Our present study had some limitations. Firstly, we only examined the C5-7 cervical root level, rather than the whole cervical level. However, the prevalence of C5-7 cervical radiculopathies accounts for about 80% of total cervical radiculopathies [13]. Considering the prevalence of cervical radiculopathies as shown in the previous study, our study result may be useful in clinical settings. Still, though, further evaluation of the upper cervical level may be needed. Secondly, the study lacks detailed clinical data, sociodemographic data, and long-term clinical outcome data. In this study, we could not evaluate the efficacy of ultrasound-guided cervical root block, but rather we only showed the prevalence of vulnerable arteries at each cervical root level. Therefore, assembling a conglomeration of more clinical data regarding long-term outcomes and correlating these outcomes with the prevalence of vulnerable arteries near the cervical root will enhance the value of the present study.

Also, this study did not distinguish between whether each proposed ‘vulnerable blood vessel’ was an artery or a vein. If it were an artery, we still could not recognize which artery it was and where it had come from. So in a future study, it would be more worthwhile to distinguish between arteries and veins and to trace each blood vessel to see where it branches from.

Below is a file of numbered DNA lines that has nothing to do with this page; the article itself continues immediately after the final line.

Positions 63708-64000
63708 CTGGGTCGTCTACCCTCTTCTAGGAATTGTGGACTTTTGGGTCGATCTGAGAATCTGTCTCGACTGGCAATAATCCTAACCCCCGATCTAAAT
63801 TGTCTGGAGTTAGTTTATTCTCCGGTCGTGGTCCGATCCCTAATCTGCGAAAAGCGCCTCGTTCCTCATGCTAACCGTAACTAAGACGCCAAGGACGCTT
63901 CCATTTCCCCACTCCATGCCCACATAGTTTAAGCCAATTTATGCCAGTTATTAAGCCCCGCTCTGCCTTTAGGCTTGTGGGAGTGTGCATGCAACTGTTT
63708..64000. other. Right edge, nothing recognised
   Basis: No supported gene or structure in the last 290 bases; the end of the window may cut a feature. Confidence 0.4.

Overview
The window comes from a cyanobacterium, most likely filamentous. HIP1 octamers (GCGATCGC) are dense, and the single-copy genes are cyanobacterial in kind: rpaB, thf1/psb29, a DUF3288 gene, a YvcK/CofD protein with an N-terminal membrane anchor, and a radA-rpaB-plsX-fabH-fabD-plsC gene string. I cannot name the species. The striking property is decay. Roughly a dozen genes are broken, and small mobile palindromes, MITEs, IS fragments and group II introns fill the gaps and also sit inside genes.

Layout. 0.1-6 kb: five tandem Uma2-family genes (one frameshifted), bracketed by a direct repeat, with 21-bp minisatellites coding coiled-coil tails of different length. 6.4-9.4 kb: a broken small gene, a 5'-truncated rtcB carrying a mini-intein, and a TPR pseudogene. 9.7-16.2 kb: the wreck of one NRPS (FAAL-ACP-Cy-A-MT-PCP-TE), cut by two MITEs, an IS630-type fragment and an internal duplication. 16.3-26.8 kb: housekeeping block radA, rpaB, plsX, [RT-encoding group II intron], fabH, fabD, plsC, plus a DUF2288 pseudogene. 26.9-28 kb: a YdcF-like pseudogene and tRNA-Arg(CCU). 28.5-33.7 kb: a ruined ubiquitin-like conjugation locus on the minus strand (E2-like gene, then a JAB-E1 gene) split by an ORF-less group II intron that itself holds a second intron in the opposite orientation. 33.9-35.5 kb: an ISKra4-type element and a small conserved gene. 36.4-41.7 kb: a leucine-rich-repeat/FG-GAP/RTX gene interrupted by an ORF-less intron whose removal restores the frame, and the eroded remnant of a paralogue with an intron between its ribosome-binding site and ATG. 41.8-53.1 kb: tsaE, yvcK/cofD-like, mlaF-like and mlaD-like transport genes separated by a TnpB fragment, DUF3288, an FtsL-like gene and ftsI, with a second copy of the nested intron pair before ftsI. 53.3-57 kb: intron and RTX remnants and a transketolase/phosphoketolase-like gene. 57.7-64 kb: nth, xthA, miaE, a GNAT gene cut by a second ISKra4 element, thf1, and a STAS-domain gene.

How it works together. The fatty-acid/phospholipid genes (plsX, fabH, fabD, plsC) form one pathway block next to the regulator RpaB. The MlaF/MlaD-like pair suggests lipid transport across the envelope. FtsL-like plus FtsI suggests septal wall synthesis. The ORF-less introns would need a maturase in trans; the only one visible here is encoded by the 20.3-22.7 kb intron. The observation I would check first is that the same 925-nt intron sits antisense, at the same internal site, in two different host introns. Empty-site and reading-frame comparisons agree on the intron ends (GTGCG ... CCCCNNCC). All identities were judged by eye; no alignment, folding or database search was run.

In conclusion, to prevent unexpected critical complications involving vulnerable blood vessel injury during the cervical nerve root block, it is recommended to routinely evaluate the vulnerable blood vessels around the cervical nerve root using Doppler ultrasound imaging prior to the fluoroscopy-guided cervical nerve root block—especially for lower cervical nerve root level injections.

ACKNOWLEDGMENTS

This research was supported by a Basic Science Research Program grant through the National Research Foundation of Korea (NRF) funded by the Ministry of Science, ICT and Future Planning (NRF-2013R1A1A1004622).

Footnotes

CONFLICT OF INTEREST: No potential conflicts of interest relevant to this article.

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Articles from Annals of Rehabilitation Medicine are provided here courtesy of Korean Academy of Rehabilitation Medicine